Imperial College London


Faculty of EngineeringDyson School of Design Engineering

Research Postgraduate







Observatory BuildingDyson BuildingSouth Kensington Campus





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Farajzadeh Khosroshahi S, Duckworth H, Galvanetto U, Ghajari Met al., 2019, The effects of topology and relative density of lattice liners on traumatic brain injury mitigation, Journal of Biomechanics, Vol: 97, ISSN: 0021-9290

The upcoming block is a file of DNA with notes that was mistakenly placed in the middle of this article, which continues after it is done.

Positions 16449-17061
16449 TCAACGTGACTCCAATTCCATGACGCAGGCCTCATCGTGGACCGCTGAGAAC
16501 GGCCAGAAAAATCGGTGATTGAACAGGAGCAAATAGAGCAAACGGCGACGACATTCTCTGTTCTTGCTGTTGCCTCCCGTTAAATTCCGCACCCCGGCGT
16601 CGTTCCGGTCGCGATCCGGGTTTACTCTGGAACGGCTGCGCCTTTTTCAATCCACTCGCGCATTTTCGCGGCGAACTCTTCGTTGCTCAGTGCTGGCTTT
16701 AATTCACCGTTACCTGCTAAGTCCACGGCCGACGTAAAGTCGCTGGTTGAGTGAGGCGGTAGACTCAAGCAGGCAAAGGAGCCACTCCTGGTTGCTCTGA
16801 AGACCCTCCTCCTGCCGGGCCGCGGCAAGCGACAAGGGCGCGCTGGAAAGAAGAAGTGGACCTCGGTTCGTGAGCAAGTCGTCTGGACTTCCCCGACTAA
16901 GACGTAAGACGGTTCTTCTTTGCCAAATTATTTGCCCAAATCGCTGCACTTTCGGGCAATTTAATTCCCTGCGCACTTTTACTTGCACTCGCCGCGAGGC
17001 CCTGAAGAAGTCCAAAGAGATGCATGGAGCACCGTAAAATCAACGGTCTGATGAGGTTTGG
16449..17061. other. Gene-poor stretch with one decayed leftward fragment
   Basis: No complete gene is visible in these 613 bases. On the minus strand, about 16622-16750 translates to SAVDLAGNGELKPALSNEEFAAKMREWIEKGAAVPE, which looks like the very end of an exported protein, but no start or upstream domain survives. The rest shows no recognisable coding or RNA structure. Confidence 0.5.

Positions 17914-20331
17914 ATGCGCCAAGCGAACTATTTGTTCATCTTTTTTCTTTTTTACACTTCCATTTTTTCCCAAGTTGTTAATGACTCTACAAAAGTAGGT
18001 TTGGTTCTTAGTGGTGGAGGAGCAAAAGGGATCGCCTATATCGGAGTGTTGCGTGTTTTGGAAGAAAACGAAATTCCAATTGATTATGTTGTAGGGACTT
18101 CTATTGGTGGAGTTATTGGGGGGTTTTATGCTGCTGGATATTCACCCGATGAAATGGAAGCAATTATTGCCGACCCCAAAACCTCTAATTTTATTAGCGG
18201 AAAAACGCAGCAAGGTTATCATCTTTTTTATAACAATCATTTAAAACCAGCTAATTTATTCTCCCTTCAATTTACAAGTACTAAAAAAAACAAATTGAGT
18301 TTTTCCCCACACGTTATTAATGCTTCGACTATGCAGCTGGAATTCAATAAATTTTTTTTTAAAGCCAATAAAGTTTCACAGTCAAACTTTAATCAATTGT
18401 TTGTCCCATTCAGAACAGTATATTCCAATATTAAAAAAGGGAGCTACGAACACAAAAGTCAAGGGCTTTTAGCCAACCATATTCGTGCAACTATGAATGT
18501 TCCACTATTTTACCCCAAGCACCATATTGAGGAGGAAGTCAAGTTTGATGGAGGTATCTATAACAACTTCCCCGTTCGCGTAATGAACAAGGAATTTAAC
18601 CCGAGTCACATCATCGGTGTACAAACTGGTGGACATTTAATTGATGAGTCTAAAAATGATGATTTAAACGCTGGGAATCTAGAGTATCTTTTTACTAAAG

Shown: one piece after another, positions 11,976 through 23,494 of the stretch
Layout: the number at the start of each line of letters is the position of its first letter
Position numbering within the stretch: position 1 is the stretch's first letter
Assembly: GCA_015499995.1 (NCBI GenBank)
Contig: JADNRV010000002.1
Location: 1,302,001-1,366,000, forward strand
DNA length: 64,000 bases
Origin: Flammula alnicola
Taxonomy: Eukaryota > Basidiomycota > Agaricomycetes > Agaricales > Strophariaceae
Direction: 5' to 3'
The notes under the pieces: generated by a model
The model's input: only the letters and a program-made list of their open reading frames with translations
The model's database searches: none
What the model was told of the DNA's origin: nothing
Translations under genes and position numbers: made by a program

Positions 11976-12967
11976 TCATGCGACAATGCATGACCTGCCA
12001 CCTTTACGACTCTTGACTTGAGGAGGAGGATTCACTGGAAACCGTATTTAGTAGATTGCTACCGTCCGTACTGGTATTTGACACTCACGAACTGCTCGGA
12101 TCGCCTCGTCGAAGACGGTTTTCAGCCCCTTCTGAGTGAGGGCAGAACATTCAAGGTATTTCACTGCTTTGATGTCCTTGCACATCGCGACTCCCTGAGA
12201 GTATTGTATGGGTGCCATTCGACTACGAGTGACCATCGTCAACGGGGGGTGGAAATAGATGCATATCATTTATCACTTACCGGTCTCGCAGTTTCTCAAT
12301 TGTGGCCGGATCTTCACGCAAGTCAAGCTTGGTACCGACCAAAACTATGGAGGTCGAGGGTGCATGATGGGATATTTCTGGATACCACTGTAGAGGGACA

This paper evaluates the effects of topology and relative density of helmet lattice liners on mitigating Traumatic Brain Injury (TBI). Finite element (FE) models of new lattice liners with prismatic and tetrahedral topologies were developed. A typical frontal head impact in motorcycle accidents was simulated, and linear and rotational accelerations of the head were recorded. A high-fidelity FE model of TBI was loaded with the accelerations to predict the brain response during the accident. The results show that prismatic lattices have better performance in preventing TBI than tetrahedral lattices and EPS that is typically used in helmets. Moreover, varying the cell size through the thickness of the liner improves its performance, but this effect was marginal. The relative density also has a significant effect, with lattices with lower relative densities providing a better protection. Across different lattices studied here, the prismatic lattice with a relative density of 6% had the best performance and reduced the peak linear and rotational accelerations, Head Injury Criterion (HIC), brain strain and strain rate by 48%, 37%, 49%, 32% and 65% respectively, compared to the EPS liner. These results can be used to guide the design of lattice helmet liners for better mitigation of TBI.

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